Jobs losses are mounting and oil supplies are rising. It is time to face facts. Recent economic data is undermining the bull's oil case. Welcome to the jobless economic recovery that should reduce oil demand expectations even further as we look out into our future. Oil prices slid as our nation's unemployment reached a painful 9.8% and we lost 263,000 jobs. The oil bulls had better hope the dollar collapses if they are going to have any luck defending these lofty price levels.
U.S. supplies are staggering but even more so when you consider the weakened state of the jobs market. With the United States being a consumer based economy, it does not bode well for a quick return to robust growth. Numbers from the Energy Information Agency gives us a picture of just how oversupplied this market is. Consider for example that crude supply is 10.3% above the five-year average. Gasoline supply 5.5% above the five-year average and distillate supply a whopping 28.7% above the five-year average. Oil in floating storage is pegged at 50-55 million barrels. OECD supply according to Iran’s oil minister is at record high of 60 days of forward demand cover. Now ask yourself where is the demand for oil going to come from?
Another bearish factor came into play as some Nigerian rebels have taken amnesty and have laid down their arms. Though Nigeria will still be a dangerous place, this does reduce the risk of rebel related attacks. The Financial Times says that fears still remain: “Three militant commanders responsible for many of the attacks that have curtailed Nigeria’s oil production agreed on Sunday to lay down their weapons after accepting the government’s offer of amnesty at the 11th hour. The gunmen’s emergence from their bases in the mangrove swamps of the Niger delta as Sunday’s deadline for a 60-day amnesty neared marks a victory for the efforts of Umaru Yar’Adua, president, to bring stability to the oil-rich region.”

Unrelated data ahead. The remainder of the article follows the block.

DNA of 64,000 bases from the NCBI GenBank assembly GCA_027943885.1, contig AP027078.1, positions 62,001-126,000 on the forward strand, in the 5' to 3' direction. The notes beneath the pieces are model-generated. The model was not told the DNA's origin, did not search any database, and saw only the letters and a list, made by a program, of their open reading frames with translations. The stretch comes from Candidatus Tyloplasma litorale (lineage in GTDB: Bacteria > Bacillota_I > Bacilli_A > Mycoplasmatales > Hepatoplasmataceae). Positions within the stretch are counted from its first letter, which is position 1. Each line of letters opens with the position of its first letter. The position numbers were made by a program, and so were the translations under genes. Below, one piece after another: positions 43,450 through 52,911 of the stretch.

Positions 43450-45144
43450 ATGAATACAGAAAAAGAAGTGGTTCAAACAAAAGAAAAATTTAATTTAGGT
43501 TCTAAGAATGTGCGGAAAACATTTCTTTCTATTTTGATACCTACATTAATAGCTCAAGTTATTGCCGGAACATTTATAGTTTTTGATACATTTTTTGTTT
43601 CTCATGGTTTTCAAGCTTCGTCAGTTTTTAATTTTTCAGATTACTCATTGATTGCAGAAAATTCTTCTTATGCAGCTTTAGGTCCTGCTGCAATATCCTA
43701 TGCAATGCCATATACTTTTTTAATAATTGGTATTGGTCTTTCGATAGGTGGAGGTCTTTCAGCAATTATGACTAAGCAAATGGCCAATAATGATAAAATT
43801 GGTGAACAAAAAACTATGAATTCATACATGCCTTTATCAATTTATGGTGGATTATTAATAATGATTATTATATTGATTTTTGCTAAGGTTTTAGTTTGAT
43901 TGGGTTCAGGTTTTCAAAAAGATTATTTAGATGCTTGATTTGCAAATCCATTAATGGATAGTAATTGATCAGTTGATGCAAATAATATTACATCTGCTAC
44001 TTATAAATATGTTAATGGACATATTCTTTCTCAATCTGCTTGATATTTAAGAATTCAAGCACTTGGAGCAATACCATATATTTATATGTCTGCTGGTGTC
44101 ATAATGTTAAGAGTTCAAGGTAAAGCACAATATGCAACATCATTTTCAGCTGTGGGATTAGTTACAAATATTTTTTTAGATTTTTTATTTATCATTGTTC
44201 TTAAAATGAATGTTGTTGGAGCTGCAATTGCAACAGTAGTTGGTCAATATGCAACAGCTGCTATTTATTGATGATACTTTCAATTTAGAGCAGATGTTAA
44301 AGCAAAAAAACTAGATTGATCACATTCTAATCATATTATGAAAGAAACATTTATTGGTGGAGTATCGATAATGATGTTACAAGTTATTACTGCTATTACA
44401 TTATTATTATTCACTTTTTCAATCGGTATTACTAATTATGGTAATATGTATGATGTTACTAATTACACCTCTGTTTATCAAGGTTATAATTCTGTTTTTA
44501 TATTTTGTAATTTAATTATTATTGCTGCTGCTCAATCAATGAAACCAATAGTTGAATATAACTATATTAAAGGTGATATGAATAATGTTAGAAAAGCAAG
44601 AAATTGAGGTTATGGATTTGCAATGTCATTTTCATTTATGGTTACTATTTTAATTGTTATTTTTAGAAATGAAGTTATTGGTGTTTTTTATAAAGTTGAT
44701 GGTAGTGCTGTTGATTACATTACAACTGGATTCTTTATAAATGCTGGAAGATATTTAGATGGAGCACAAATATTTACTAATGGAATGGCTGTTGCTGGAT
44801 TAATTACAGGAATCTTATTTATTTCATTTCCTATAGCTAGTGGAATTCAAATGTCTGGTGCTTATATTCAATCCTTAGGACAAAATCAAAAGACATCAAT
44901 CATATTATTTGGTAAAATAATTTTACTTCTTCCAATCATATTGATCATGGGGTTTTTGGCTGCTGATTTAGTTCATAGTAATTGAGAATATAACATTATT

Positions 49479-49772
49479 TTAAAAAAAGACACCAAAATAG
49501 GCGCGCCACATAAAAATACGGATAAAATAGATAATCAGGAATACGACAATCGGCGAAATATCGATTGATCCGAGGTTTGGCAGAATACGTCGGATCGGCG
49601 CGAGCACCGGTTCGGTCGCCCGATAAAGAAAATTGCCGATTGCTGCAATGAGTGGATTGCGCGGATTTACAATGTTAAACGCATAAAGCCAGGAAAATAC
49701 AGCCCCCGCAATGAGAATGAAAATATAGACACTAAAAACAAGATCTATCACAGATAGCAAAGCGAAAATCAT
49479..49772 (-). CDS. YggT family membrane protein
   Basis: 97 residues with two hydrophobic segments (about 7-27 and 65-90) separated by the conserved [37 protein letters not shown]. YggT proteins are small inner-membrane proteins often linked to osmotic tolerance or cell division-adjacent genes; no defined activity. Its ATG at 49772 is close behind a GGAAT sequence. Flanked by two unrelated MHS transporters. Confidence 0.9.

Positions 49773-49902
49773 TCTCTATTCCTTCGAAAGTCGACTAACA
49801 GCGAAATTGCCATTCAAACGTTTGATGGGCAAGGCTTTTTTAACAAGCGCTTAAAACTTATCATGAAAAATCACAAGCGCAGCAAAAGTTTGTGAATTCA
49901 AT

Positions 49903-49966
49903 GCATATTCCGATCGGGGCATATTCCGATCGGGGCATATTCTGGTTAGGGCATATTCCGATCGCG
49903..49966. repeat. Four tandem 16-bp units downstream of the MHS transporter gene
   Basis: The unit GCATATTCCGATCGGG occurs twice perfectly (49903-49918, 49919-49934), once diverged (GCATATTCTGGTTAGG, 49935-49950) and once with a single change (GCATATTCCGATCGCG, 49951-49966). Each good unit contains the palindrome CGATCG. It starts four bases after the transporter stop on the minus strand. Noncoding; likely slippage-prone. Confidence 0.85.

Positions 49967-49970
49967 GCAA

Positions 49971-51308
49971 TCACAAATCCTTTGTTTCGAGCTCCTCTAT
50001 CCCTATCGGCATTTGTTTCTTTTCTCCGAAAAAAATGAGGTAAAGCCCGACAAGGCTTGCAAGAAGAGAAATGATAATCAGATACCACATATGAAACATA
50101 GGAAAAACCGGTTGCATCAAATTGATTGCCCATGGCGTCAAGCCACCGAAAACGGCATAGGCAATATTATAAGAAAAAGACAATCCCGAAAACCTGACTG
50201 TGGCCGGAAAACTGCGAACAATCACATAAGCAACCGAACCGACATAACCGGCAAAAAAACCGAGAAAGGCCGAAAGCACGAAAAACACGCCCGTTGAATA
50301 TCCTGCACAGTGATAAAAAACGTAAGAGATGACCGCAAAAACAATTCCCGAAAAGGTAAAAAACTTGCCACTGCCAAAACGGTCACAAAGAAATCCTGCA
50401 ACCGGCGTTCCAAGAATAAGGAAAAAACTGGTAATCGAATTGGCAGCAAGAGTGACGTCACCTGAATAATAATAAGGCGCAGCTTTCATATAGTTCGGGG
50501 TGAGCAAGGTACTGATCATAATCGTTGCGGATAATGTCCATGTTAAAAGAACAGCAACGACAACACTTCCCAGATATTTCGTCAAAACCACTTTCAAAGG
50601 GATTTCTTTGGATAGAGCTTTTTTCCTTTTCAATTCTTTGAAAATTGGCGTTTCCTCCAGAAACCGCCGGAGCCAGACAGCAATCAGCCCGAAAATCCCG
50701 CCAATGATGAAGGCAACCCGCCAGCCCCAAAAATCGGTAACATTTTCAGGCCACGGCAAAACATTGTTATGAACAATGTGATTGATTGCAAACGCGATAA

The FT goes on to say, “Yet even as the rebel leaders who command thousands of foot soldiers said they would surrender their arms in exchange for an unconditional pardon, there were warnings that violence could return. There are still thousands of people willing to continue fighting in the creeks and only the actions of the government can win over our brothers still bent on fighting,” Farah Dagogo, one of the commanders, said in a statement. Along with Government Ekpemupolo, known as Tompolo, and Ateke Tom, Mr. Dagogo operated under an umbrella group called the Movement for the Emancipation of the Niger Delta. Some in Mend have rejected the amnesty, saying it does not address the delta’s grievances. Mend, which orchestrated a raid on Royal Dutch Shells’ deepwater Bonga field last year, told the Financial Times: “New deadly commanders are going to take over that are not known to the government.”
However, with its top commanders now retired, Mend’s capacity to strike is unclear. A ceasefire it declared before the amnesty has 11 days to run.
Phil Flynn is senior energy analyst for PFGBest Research and a Fox Business Network contributor. He can be reached at (800) 935-6487 or at firstname.lastname@example.org.